If commuters have their way, black and yellow taxis plying on city roads could be mounted with rooftop indicators, declaring if they are available for hire.
Most black and yellow taxis with e-meters don’t have such indicators on rooftops, and commuters argue that this often causes passengers trouble while hiring cabs. While on the one hand dealing with frequent fare refusals, commuters complain that often, particularly at night, it is hard to tell if an approaching taxi is occupied or available.
The transport department has been phasing out taxis that are more than 25 years old, and there are a large number of new taxis on the roads, with electronic meters and indicators. However, the ‘for hire’ indicators in these taxis are placed inside the vehicle, usually on the dashboard of the taxi and is thus not visible to passengers on the road.
The display on these indicators too is dim, so, particularly at night, commuters trying to hail taxis have a hard time distinguishing between those that are available or engaged. In contrast, most fleet cabs and radio cabs in the city have such indicators mounted on their rooftops.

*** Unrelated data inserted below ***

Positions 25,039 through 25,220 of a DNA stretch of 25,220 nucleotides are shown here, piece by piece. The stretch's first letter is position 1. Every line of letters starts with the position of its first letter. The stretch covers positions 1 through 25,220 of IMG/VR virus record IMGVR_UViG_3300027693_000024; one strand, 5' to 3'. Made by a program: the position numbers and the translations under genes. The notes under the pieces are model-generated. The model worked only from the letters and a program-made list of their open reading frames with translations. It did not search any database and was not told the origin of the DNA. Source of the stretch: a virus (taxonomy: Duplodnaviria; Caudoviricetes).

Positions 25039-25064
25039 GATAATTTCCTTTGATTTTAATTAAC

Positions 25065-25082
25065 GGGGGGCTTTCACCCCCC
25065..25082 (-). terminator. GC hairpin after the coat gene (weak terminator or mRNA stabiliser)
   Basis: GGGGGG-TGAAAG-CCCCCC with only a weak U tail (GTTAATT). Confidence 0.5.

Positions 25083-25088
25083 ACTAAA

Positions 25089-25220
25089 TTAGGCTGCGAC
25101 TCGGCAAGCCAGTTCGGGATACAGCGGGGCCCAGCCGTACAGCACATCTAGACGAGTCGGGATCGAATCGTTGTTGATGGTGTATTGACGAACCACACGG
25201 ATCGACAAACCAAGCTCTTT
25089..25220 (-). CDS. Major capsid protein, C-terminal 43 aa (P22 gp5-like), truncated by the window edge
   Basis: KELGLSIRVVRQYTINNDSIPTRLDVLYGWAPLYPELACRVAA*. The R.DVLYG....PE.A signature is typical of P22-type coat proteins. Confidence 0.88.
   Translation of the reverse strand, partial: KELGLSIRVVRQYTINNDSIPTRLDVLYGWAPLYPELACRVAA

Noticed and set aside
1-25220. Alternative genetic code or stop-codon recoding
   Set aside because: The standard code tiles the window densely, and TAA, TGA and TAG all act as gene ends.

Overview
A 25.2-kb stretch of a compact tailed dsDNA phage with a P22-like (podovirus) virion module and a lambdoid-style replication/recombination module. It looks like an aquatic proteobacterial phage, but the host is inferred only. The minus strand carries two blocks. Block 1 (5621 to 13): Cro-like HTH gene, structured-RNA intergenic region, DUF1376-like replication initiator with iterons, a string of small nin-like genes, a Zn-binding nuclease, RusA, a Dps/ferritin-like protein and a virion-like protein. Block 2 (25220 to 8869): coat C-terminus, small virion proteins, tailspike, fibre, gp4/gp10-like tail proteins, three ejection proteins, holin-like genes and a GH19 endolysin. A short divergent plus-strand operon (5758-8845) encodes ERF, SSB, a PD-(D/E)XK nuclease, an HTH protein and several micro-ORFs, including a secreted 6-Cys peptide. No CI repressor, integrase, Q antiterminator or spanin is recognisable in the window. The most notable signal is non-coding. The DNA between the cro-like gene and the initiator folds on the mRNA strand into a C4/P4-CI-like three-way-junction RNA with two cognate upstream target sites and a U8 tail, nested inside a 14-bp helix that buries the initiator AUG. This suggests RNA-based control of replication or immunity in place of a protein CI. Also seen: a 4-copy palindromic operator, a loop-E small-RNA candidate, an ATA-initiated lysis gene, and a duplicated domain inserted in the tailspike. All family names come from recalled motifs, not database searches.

AV Shenoy, an activist from the Mumbai Vikas Samiti has written several letters to the transport department on the issue. He said that in many cases, the indicators in taxis did not work. “In many taxis, indicators are fitted, but they do not work. Hence, even when the taxi is occupied, the indicator shows that it is for hire,” said Shenoy.
Shenoy has also highlighted the need for rooftop indicators to the Hakim committee, appointed by the state to look into auto and taxi fare revisions. “The committee is looking into larger issues and may not address this concern,” said Shenoy.
However, when contacted by the Hindustan Times, the transport department said that if the passengers were genuinely troubled, they would look into the matter. “We will definitely address this issue if it is of concern to passengers and will take appropriate steps,” said VN More, transport commissioner.